After making the recording check for clipping again throughout (this is much quicker visually, taking usually less than a second, than auditorally, which involves listening to the whole recording). If it clipped, reduce the volume appropriately and rerecord again.
It is even worse if the tape was a compilation with different tracks at different volumes. Either record each track to a separate WAV file individually with the volume adjusted for each or record the whole side of tape multiple times at different volumes as separate WAV files then use the loudest non-clipping WAV file for each individual track after splitting the big WAV files into tracks in stage 2.
After this stage you should have a side of tape converted to a WAV file and can be pleased that the really tedious stage is over.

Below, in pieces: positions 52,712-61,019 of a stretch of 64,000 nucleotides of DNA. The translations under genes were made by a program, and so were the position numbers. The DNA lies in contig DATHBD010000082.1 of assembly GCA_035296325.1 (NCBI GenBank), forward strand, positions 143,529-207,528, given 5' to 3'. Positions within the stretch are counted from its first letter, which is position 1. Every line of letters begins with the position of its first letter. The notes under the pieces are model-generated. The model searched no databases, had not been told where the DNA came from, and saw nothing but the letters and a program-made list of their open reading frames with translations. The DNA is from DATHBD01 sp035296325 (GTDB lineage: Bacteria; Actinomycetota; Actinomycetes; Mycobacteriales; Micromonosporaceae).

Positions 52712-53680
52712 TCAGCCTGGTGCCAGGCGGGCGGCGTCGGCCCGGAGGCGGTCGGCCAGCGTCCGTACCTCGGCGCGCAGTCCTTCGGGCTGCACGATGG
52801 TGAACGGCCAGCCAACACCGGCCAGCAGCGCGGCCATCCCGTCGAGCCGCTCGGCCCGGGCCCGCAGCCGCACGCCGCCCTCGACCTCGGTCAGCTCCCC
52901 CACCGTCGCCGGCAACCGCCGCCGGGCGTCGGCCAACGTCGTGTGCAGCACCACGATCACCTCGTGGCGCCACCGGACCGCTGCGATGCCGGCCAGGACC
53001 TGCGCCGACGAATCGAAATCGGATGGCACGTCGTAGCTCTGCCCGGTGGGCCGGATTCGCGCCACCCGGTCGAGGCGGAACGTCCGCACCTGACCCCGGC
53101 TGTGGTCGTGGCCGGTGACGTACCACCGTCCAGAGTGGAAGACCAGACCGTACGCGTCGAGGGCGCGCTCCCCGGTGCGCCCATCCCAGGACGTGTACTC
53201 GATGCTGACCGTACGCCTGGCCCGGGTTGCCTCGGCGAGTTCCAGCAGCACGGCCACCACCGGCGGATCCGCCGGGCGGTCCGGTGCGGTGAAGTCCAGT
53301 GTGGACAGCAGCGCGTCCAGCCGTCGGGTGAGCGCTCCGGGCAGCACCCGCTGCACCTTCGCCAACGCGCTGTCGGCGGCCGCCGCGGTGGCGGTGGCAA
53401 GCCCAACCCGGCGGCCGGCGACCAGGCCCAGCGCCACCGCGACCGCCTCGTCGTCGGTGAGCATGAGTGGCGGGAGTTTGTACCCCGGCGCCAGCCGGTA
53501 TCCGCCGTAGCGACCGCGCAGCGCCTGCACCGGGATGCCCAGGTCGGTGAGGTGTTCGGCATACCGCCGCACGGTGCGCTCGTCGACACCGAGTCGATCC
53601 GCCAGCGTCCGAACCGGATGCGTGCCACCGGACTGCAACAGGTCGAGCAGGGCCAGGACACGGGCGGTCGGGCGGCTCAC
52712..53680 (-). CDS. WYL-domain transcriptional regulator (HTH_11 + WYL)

You will probably want to trim off silences before & after the music (& maybe between tracks). Unless you have recorded a single, you will also probably want to insert track breaks. This involves specifying where to break the recording into sections and which of those to keep (i.e. keep the music not the silences). Ideally it would be automatic but I've found that old tapes often have so much background noise that automatic splitting programs are unreliable (sometimes splitting on quiet bits within tracks or not splitting on noisy gaps between tracks). Hence I do it manually in CD Wave which involves clicking on a time-line of the recording to mark the positions to break, ticking (and optionally naming) the sections to keep in a list below and telling it to export. In a general purpose sound editor like Audacity it is typically done by selective each track as a region and saving it as a file separately which is more time consuming. My visual imagination is better my auditory one so I primarily use the sound envelope/waveform graphical display to tell where the tracks are then confirm by listing but one could equally well do it by sound (clicking on different places until one finds the breaks, homing in on them by recognising where in a tune one is).